Mercy Otis Warren

Portrait by John Singleton Copley, 1763

OTHER IMAGES

QUICK FACTS
BORN:
14 September 1728 in Barnstable, Massachusetts
  DIED:
19 October 1814 in Plymouth, Massachusetts
Buried at Old Burial Hill in Plymouth with her husband, James.

AUTHOR OF

Plays

  • The Adulateur, 1772
  • The Defeat, 1772
  • The Group, 1775

History

  • The Rise, Progress and Termination of the American Revolution, Interspersed with Biographical, Political and Moral Observations (3 volumes), 1805

Mercy Otis Warren, American writer, sister of James Otis, was born in Barnstable, Massachussets in 1728. She married James Warren (1726—1808) of Plymouth, a college friend of her brother, in 1754. Her literary inclinations were fostered by both these men and she began writing poems, dramas, and essays.

Because her husband took a leading part in events leading up to, during, and after the American Revolution — as a member of the Massachusetts House of Representatives (1766—74) and its speaker (1776—77; 1787—88), as well as a member (1774—1775) and president (1775) of the Provincial Congress — Warren was keenly interested in following its progress.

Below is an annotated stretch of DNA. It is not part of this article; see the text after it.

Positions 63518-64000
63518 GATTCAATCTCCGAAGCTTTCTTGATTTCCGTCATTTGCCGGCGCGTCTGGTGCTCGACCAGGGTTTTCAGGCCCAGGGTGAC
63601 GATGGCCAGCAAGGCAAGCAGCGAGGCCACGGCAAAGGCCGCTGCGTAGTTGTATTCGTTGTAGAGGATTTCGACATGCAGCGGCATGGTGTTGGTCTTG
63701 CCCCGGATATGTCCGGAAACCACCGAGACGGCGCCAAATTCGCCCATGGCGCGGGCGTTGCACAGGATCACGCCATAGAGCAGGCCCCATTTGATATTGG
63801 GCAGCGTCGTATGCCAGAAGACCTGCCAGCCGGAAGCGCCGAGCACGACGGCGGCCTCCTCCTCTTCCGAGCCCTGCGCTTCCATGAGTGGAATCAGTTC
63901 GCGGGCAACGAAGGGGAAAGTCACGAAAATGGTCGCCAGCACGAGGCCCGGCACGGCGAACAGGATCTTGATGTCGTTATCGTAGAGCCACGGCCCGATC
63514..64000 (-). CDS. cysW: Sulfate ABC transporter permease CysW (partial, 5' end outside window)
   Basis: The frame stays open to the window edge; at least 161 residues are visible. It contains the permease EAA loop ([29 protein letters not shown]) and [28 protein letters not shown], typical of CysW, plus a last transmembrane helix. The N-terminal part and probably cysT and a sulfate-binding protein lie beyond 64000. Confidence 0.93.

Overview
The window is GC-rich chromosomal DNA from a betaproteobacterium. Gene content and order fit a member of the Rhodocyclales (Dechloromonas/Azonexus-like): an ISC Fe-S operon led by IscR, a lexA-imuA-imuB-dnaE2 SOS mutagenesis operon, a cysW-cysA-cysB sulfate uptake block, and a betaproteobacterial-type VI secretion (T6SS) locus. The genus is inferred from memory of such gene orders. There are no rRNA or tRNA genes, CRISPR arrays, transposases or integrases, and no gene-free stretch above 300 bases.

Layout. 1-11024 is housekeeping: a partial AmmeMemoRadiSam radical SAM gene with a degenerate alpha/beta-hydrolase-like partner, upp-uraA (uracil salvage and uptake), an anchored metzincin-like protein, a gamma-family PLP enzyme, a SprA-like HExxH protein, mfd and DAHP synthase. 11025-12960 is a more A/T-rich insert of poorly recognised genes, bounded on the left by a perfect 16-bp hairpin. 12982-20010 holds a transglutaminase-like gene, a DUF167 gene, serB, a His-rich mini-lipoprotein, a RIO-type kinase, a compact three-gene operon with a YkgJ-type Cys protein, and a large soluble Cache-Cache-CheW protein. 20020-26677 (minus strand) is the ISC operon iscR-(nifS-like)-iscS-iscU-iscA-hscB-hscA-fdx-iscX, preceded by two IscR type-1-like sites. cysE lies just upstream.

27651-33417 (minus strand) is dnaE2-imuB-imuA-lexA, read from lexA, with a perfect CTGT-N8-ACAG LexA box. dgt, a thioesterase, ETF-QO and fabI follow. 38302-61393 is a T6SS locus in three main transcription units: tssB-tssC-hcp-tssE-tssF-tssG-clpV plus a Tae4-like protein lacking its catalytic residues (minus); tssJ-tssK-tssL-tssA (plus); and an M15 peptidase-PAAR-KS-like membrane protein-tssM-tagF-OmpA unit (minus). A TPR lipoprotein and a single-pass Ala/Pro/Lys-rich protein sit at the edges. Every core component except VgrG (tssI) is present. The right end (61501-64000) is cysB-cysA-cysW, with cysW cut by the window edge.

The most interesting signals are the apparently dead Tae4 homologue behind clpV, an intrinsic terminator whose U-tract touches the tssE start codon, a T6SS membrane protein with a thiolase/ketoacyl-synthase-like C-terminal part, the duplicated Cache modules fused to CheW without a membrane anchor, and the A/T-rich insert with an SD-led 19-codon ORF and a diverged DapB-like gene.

Her gift of satire was used in her political dramas, The Adulator (1773) and The Group (1775). Abigail Adams, a close friend of Warren’s, approved and encouraged her efforts — as did her husband, John Adams.

Warren’s tragedies The Sack of Rome and The Ladies of Castile, were included in her Poems, Dramatic and Miscellaneous (1790), dedicated to General Washington. Apart from their historical interest, her poems and dramas are not generally read today. In 1805 she published The Rise, Progress and Termination of the American Revolution, a history of the revolution that included personal criticism of John Adams — which he took issue with and bitterly resented.

Surviving her husband by nearly six years, Mercy Otis Warren died on 19 October 1814 at the age of 86.

ADAPTED FROM:
Encyclopedia Britannica, 1911 ed.

By 1789 many of the Federalists, particularly Hamilton, had no confidence whatsoever left in the virtue or the natural sociability of the American people as adhesive forces: to rely on such wild schemes and visionary principles, as radicals like Jefferson and Paine did, to tie the United States together, the Federalists said, was to rely on nothing. Hence Hamilton and the other Federalist leaders had to find things other than republican virtue and natural sociability to make the American people a single nation.

Tying people together, creating social cohesiveness, making a single nation out of disparate sections and communities without relying on idealistic republican adhesives — this was the preoccupation of the Federalists, and it explains much of what they did — from Washington’s proposals for building canals to Hamilton’s financial program.

Gordon S. Wood
The Idea of America: Reflections on the Birth of the United States (2011)